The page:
Norton’s back-up security was the first thing I used when I set up the programme. It has 25gb of online storage, so I immediately transferred everything from my phone. Now I can actually use my phone rather than delete apps, so I don’t have to delete the thousands of photos of my dog’s ears.
Look, I don’t know what ransomware is, but I feel like my photos are protected now if my phone gets nicked or I somehow get hacked.
The other part of the service I’m enjoying is the Norton Family tool which means I can set limits on my iPad so that my son can only watch 20 minutes of that stupid Paw Patrol game before I can say LOOK IT RAN OUT OF BATTERIES.
We monitor what our kids watch, but it’s hard given how savvy the little one is. He can get into my iPad and go straight into YouTube from any app. We removed the YouTube app and he still found out how to get in. We now sit with him while he watches anything, which is a pain in the ass but is also recommended by John Parsons who is my guru on keeping kids safe online.
If you don’t have the ability to do this – Norton will monitor what your child is watching, then send detailed reports for each of our children straight to your email inbox. I imagine this would be super handy for teens who want privacy but who you don’t want watching Jordan Peterson MRA podcasts.
I have a lock on my phone for credit card in-app purchases, but Norton also provides this.
I often hear from parents worried about their kids online. Around 87% of us worry our kids are spending too much time in front of a screen, 77% worry they’re giving out too much personal information to strangers and 70% worry about their kids posting something that will come back to haunt them in the future.
Monitoring what your kids do online is tiresome, but we have to do it to protect them. According to Norton, the number of parents that check their children’s browser history decreased in 2017 by six per cent to 34 per cent. I don’t know why, but we probably need to get onto that.
Supervising our kids online is the ideal, and the service doesn’t erase that need. But it does help with peace of mind and being there if you have a teen who you need to balance their privacy with.
Norton gave me some online safety tips to share with you, so we can be adults and stop hiding away from this:
Educate: Get security software that keeps kids from clicking on the wrong links and visiting the wrong sites. Teach kids about suspicious activity online and encourage them to ask for help if something seems suspicious.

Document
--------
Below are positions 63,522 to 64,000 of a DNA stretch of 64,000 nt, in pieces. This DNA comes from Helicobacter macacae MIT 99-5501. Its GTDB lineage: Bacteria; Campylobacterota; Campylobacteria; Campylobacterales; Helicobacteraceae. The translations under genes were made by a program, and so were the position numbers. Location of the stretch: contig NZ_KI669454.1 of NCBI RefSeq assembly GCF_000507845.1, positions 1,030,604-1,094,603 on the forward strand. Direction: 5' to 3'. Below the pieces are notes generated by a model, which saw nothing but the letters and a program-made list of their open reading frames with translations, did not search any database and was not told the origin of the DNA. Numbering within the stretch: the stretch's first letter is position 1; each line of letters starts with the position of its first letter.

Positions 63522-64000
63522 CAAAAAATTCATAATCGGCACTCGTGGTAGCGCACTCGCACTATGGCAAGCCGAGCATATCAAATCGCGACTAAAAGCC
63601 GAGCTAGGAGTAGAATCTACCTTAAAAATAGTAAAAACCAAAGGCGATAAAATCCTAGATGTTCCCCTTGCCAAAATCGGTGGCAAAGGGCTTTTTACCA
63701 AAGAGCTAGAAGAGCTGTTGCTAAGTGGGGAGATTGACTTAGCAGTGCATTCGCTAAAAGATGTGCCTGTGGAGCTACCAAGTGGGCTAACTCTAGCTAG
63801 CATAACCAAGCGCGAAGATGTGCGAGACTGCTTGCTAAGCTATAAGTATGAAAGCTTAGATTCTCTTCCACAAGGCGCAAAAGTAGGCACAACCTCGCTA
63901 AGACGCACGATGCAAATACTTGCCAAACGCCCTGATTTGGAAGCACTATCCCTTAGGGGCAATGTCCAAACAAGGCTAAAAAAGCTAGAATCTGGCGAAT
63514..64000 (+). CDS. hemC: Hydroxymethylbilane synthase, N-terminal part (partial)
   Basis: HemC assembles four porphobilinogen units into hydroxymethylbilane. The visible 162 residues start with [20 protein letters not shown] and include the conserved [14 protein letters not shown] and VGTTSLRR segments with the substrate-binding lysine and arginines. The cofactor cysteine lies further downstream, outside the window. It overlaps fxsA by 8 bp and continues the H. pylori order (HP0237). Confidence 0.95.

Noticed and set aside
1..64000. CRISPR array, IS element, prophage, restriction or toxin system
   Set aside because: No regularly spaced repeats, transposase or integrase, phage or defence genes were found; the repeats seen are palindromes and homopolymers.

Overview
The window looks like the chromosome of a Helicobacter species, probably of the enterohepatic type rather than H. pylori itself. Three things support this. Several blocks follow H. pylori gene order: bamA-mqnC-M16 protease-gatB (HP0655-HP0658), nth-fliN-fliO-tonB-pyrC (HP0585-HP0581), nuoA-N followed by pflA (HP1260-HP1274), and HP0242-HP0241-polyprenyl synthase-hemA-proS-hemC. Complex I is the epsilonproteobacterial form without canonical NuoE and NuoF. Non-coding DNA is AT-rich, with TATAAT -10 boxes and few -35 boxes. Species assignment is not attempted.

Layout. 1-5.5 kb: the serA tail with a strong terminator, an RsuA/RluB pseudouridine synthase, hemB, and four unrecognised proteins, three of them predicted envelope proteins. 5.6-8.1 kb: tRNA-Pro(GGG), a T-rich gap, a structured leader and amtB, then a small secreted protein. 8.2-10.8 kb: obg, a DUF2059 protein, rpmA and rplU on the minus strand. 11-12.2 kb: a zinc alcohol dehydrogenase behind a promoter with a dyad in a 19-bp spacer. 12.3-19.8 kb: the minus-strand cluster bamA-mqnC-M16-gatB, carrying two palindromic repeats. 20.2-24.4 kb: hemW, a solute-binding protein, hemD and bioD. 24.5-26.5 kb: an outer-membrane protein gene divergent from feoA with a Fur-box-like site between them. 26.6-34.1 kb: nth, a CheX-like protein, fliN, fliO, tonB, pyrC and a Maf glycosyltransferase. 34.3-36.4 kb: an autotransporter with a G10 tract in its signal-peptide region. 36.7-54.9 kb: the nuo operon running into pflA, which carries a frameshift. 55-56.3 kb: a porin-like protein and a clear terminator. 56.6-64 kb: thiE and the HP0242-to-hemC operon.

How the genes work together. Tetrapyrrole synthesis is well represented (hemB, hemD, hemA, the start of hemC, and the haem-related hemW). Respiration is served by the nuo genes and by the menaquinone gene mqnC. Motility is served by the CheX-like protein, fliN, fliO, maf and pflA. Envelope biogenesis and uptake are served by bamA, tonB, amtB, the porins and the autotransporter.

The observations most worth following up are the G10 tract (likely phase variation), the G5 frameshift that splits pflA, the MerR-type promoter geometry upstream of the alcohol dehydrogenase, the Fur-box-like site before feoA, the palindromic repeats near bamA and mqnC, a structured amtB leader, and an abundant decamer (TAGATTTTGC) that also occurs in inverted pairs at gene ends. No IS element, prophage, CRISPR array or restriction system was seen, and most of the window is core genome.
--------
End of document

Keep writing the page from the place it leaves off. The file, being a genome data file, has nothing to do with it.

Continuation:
Mobile security 101: The mobile app marketplace is laden with hidden dangers such as illegitimate apps. Your kids can check if an app is real by reading the comments on the download page. If they can’t tell, use Norton Mobile Security, which alerts you to suspicious apps before they’re downloaded.
Stranger danger: Ensure your children do not give their personal information to anyone they have not met in real life. If they do share this information on social media sites, be sure to check the privacy settings on the site to make sure none of it is viewable by the public.
Strong passwords: Encourage your kids to use strong, secure passwords across their devices. A secure password is no less than eight characters, plus is a random combination of upper and lowercase text, numbers and symbols.
Get wise to phishing: phishing tactics are low-tech, like sending spam emails that can contain links to malicious websites or attachments that carry hidden malware. Tell your kids not to click on URLs from suspicious emails or social network messages.
I’ll be posting again in a few weeks about using the mall or Chipmunks’ WiFi and keeping my shit safe. Something I’ve never thought about before. So hopefully it will be useful to you!
Thanks y’all for supporting this paid content. It’s sponsored by Norton Security. #nortonnz
Posted on October 31, 2018
Hello – As some of you know, my son Eddie has been working on an idea since his last “Wish Day”. On Wish Day you helped him raise almost $8k for Wellington Children’s Hospital. At the beginning of the year he started planning Manaaki Day which will be on Friday November 16. Here’s Eddie’s letter for you read so you can decide if you and your workplace want to join Manaaki Day. Thanks to Wellington City Council, Mayor Justin Lester, Volunteer Wellington and Whānau Manaaki Kindergartens Association – any kindys who want to be involved will have pick ups of gifts and toys. But Eddie wants to be clear that there are lots of ways to get involved that don’t involve money. Here you go (and yes, I’m very proud of him and all kids):
I learned about Manaaki at kindy it means when you are kind and show manaaki by sharing and caring for people around you to make everyone feel nice in their hearts. Sometimes you think because you’re small you can’t do lots of things to show manaaki but you can. Even if you are big you can do manaaki for other people and dogs and cats as well and turtles and the environment. On Manaaki Day we can do this:
- Collect nice things for people who don’t have enough dinner or breakfasts
- We can bring dinners for dogs and cats without homes